Ahead of the debate on the Food Security Bill in parliament, Agriculture Minister Sharad Pawar said Saturday that while he supports the Bill, he has concerns about keeping up with rising demand unless drastic steps, including approval to more genetically modified crops, are taken simultaneously to boost agricultural production.
In a detailed interview to The Indian Express, Pawar said his biggest concern was that incentives to the farmer may be cut to meet the subsidy burden arising from this Bill, which, in turn, could set off a negative spiral, forcing India to import large amounts from abroad.
“My worry is not today or tomorrow, but when it (Food Security Bill) will be in full swing... By next year, the subsidy bill will go up to Rs 1,25,000 crore. My worry is that any finance minister or finance secretary will not be happy with this burden and their advice to the council of ministers will be that don’t hike the minimum support price... That will directly affect farmers. And if the farmer gets hurt, he will shift from crop A to B. So, if he shifts from wheat and rice to some other crop, then how are we going to implement food security?”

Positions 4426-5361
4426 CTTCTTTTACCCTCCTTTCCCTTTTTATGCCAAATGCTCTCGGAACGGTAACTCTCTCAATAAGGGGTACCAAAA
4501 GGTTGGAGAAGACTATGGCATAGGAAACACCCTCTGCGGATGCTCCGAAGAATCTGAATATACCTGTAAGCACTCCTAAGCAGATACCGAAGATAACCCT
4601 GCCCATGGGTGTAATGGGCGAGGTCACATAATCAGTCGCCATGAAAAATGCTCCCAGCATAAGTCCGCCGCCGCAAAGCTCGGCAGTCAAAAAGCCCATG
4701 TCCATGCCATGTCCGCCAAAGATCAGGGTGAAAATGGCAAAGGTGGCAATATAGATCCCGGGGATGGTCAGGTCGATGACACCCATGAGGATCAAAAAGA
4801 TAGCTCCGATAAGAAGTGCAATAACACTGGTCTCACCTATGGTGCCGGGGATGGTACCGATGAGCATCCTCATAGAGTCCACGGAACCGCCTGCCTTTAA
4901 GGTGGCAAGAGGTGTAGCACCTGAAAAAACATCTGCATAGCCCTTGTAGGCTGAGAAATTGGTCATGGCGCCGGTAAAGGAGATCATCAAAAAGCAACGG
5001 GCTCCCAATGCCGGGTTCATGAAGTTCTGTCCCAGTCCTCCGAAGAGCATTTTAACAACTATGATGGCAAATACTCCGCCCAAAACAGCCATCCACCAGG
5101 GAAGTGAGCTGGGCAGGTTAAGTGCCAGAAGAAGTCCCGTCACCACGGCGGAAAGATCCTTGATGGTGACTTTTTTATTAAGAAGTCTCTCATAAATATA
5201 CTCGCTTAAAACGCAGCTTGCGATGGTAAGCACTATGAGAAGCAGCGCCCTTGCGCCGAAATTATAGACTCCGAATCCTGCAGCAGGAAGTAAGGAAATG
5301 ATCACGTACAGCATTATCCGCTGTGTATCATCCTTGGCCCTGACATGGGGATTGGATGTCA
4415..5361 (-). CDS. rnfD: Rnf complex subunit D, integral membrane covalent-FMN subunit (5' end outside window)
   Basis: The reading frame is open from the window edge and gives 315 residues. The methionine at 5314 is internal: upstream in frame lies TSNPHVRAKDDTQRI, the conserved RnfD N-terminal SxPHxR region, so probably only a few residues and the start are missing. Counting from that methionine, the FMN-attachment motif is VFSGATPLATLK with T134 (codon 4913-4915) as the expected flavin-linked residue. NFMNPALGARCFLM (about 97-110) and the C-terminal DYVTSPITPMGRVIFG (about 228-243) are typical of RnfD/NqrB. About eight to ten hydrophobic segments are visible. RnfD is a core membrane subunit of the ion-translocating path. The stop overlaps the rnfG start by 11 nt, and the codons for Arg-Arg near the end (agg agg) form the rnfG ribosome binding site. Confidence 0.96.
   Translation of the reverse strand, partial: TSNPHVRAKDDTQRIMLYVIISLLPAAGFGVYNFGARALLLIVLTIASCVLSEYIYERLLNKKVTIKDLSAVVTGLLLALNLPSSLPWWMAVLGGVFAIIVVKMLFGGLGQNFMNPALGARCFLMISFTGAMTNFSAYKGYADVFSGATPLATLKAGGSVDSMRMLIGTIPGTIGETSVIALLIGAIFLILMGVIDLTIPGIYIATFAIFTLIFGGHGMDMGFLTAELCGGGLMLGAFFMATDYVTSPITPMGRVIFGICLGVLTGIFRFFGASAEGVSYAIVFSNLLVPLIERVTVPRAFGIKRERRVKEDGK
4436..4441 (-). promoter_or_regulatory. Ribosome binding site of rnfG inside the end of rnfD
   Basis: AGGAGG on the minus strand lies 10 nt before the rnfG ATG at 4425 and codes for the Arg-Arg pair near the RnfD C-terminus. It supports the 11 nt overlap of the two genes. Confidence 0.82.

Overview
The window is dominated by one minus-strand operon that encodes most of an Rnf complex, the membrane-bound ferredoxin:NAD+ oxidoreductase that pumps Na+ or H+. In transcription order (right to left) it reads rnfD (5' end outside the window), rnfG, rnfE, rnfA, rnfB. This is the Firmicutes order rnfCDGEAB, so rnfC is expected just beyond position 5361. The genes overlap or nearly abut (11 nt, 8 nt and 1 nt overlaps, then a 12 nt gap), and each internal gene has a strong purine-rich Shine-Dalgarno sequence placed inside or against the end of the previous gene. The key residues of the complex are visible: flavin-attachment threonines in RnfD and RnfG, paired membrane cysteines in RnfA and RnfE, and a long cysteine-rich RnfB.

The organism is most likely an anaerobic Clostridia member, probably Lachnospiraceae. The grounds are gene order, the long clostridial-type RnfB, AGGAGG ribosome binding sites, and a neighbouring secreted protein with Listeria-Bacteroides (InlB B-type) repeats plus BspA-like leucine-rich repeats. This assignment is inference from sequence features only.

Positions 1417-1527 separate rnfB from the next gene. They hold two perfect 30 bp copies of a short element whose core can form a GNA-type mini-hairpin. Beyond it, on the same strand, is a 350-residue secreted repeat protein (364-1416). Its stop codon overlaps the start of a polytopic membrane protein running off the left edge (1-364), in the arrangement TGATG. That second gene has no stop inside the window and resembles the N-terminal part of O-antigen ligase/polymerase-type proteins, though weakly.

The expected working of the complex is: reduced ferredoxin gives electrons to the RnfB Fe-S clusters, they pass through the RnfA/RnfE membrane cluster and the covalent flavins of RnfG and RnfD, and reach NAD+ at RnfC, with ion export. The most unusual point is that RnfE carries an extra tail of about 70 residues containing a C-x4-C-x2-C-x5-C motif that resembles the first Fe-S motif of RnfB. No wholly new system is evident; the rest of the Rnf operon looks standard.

The country, Pawar added, will have no choice but to import, which will send international prices soaring because India will have a high demand. “So for that purpose, we have no choice but to produce more. For that, we have to provide money for irrigation, electricity, concentrate in a big way on the research for development of new type of seeds. We have to see fertiliser is available.
We have to develop the infrastructure of our marketing. We have to see that the farmer also benefits. We can definitely go for a Food Security Bill, but we cannot neglect this aspect.”
On this count, Pawar called for easing the environment for conducting field trials for genetically modified (GM) crops. He pointed out that at present, 91 per cent of the land under cotton cultivation is Bt Cotton, because of which India has moved from a net importer of cotton to the second largest exporter of cotton.
“I can understand that we